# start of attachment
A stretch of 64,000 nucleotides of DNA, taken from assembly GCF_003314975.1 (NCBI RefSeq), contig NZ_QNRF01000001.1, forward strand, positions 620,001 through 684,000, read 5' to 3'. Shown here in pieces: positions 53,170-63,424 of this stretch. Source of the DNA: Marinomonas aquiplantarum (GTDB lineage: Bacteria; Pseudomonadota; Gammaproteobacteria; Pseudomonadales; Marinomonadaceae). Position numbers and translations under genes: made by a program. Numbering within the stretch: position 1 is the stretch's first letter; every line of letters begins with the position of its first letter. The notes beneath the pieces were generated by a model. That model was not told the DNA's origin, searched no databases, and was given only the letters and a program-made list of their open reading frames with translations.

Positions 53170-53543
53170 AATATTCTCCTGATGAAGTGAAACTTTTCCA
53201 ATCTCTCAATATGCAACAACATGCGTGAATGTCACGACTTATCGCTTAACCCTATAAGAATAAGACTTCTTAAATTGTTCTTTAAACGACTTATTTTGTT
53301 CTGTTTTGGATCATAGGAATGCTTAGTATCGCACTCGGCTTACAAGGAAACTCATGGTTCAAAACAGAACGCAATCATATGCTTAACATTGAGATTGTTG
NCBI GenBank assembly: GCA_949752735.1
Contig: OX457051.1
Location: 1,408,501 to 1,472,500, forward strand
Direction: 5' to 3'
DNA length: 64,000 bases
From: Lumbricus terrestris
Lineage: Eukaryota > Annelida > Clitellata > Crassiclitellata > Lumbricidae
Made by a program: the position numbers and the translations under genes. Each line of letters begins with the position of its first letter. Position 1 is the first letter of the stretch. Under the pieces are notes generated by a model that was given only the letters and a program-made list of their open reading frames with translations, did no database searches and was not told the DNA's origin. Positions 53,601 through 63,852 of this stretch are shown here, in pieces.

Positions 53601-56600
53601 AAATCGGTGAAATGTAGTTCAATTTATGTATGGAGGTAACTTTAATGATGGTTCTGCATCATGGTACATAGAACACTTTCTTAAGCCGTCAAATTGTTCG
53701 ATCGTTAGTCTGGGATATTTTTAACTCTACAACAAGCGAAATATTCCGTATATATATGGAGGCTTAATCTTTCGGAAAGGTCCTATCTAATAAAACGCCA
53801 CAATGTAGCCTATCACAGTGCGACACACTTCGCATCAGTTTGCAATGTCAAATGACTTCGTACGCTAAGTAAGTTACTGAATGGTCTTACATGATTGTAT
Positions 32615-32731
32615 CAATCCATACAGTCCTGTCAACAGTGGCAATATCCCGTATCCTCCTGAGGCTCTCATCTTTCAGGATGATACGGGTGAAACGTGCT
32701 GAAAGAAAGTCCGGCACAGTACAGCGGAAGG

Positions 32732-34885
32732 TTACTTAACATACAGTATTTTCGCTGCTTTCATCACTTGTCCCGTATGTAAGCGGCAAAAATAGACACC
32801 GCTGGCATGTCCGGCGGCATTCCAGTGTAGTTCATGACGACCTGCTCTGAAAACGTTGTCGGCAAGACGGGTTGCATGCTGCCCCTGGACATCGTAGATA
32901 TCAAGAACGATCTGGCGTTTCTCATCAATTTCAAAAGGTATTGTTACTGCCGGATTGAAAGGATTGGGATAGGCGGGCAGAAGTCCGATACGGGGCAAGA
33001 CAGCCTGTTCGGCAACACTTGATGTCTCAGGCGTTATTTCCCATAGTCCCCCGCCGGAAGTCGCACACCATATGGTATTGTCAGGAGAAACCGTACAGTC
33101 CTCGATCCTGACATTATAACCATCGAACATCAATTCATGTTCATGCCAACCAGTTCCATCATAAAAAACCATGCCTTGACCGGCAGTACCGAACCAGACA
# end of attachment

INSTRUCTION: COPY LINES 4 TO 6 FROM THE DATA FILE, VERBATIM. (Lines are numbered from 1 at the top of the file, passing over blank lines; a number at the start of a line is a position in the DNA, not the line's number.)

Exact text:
53201 ATCTCTCAATATGCAACAACATGCGTGAATGTCACGACTTATCGCTTAACCCTATAAGAATAAGACTTCTTAAATTGTTCTTTAAACGACTTATTTTGTT
53301 CTGTTTTGGATCATAGGAATGCTTAGTATCGCACTCGGCTTACAAGGAAACTCATGGTTCAAAACAGAACGCAATCATATGCTTAACATTGAGATTGTTG
NCBI GenBank assembly: GCA_949752735.1